336
ing judgment

399
7. Trial by wager of battel, in civil
cases, is only had on a writ of right:

CHAPTER XXV.
but, in lieu thereof, the tenant may
have, at his option, the trial by the OF PROCEEDINUS IN THE NATURE OF
grand assize

336
APPEALS

402 to 411 8. Trial by wager of law is only had, 1. Proceedings in the nature of appeals where the matter in issue may be sup

from judgment, are, 1. A writ of atposed to have been privily transacted, taint; to impeach the verdict of a ju. between the parties themselves, with

ry: which of late has been superseded out the intervention of other witnesses 341 by new trials. II. A writ of audita

querela; to discharge a judgment by CHAPTER XXIII.

matter that has since happened. III.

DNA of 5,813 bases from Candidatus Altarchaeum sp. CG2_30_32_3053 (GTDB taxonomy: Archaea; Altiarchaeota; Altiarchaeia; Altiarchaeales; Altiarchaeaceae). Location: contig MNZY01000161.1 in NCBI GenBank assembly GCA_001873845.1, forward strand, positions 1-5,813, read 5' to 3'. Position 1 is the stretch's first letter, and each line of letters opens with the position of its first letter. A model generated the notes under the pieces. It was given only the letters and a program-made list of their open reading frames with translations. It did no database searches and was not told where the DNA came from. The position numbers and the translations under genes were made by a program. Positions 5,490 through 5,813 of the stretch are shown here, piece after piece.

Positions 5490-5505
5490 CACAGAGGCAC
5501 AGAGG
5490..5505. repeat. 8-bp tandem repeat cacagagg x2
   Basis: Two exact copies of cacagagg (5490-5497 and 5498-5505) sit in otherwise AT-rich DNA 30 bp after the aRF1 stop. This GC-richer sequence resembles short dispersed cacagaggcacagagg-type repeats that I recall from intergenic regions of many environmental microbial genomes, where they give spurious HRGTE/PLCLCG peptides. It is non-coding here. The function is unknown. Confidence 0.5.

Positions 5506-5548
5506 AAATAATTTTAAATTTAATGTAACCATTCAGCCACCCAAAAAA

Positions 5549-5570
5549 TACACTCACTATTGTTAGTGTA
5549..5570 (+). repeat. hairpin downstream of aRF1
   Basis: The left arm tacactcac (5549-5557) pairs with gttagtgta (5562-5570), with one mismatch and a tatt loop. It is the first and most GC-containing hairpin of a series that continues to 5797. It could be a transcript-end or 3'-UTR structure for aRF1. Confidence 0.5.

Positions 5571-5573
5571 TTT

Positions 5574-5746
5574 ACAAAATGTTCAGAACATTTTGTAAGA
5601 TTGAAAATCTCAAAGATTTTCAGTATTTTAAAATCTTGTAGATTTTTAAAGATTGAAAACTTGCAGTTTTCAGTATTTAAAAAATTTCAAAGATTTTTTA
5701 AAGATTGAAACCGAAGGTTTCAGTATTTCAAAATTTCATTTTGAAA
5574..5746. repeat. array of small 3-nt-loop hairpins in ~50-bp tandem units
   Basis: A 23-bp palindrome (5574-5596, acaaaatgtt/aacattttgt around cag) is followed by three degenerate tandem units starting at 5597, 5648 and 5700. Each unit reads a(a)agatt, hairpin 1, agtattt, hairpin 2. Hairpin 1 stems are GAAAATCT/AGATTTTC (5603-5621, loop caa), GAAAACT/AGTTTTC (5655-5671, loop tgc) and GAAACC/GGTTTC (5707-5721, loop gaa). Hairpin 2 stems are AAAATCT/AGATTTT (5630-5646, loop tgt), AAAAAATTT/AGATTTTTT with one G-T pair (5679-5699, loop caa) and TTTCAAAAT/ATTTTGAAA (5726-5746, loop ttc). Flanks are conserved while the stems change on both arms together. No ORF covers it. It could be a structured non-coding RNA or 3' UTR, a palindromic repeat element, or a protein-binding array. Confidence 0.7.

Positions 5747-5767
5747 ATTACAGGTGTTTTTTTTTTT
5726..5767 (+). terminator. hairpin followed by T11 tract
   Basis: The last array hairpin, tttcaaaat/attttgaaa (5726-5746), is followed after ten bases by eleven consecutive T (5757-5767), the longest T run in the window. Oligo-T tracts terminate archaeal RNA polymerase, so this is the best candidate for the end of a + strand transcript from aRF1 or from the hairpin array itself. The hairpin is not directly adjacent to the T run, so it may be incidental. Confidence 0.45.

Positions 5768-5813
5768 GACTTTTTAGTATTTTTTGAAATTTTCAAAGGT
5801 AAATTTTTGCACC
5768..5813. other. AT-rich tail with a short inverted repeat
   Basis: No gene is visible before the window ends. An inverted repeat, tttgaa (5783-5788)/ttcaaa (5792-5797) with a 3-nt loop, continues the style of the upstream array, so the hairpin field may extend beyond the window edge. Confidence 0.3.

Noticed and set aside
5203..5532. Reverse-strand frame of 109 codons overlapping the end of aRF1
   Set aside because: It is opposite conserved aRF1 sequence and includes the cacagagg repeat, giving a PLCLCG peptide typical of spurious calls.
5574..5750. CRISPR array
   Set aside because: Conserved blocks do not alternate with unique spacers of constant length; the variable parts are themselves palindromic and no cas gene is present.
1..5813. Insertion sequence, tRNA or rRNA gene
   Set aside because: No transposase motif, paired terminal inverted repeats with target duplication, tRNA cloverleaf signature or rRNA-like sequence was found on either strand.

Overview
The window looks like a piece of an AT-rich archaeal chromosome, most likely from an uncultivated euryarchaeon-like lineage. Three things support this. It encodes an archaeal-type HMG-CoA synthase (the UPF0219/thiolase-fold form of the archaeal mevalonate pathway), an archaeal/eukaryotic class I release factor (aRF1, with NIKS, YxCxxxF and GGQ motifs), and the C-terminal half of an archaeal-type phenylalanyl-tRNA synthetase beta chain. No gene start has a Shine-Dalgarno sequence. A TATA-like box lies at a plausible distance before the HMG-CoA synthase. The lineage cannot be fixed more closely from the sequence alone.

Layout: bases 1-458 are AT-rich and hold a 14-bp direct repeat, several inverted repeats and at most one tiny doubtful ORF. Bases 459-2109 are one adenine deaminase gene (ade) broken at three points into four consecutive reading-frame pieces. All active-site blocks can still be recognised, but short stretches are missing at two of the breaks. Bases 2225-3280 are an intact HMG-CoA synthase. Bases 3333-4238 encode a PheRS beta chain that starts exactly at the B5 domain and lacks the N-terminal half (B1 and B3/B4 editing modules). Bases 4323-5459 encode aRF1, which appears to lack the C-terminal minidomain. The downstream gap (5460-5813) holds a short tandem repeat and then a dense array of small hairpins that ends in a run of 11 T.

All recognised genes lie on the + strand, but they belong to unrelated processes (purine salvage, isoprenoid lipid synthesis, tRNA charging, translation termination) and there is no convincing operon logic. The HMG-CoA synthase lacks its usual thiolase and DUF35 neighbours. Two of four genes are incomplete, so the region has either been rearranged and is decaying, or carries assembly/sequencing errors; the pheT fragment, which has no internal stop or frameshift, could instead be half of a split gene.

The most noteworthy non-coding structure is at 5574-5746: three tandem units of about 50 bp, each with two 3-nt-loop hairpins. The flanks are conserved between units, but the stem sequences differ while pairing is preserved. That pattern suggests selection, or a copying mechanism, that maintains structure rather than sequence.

A writ of error, from one court of reOF THE TRIAL BY JURY

351 to 385 cord to another; to correct judgments, 1. Trial by jury is, I. Extraordinary; erroneous in point of law, and not as, by the grand assize, in writs of

helped by the statutes of amendment right; and by the grand jury, in writs and jeofails

402-406 of attaint. II. Ordinary

351 2. Writs of error lie, I. To the court of 2. The method and process of the ordi. King's Bench, from all inferior courts nary trial by jury is, I. The writ of ve

of record ; from the court of Common nire facias to the sheriff, coroners, or Pleas at Westminster; and from the elisors; with the subsequent compul. court of King's Bench in Ireland. II. sive process of habeas corpora, or dis

To the courts of Exchequer Chamber, ingas. II. The carrying down of

from the law side of the court of Exthe record to the court of nisi prius. chequer; and from proceedings in the III. The sheriff's return; or panel of, court of King's Bench by bill. III. 1st, special, 2ndly, common jurors. To the house of Peers, from proceed. IV. The challenges ; 1st, to the ar

ings in the court of King's Bench by ray ; 2ndly, to the polls of the jurors ; original, and on writs of error; and either, propter honoris respectum, prop: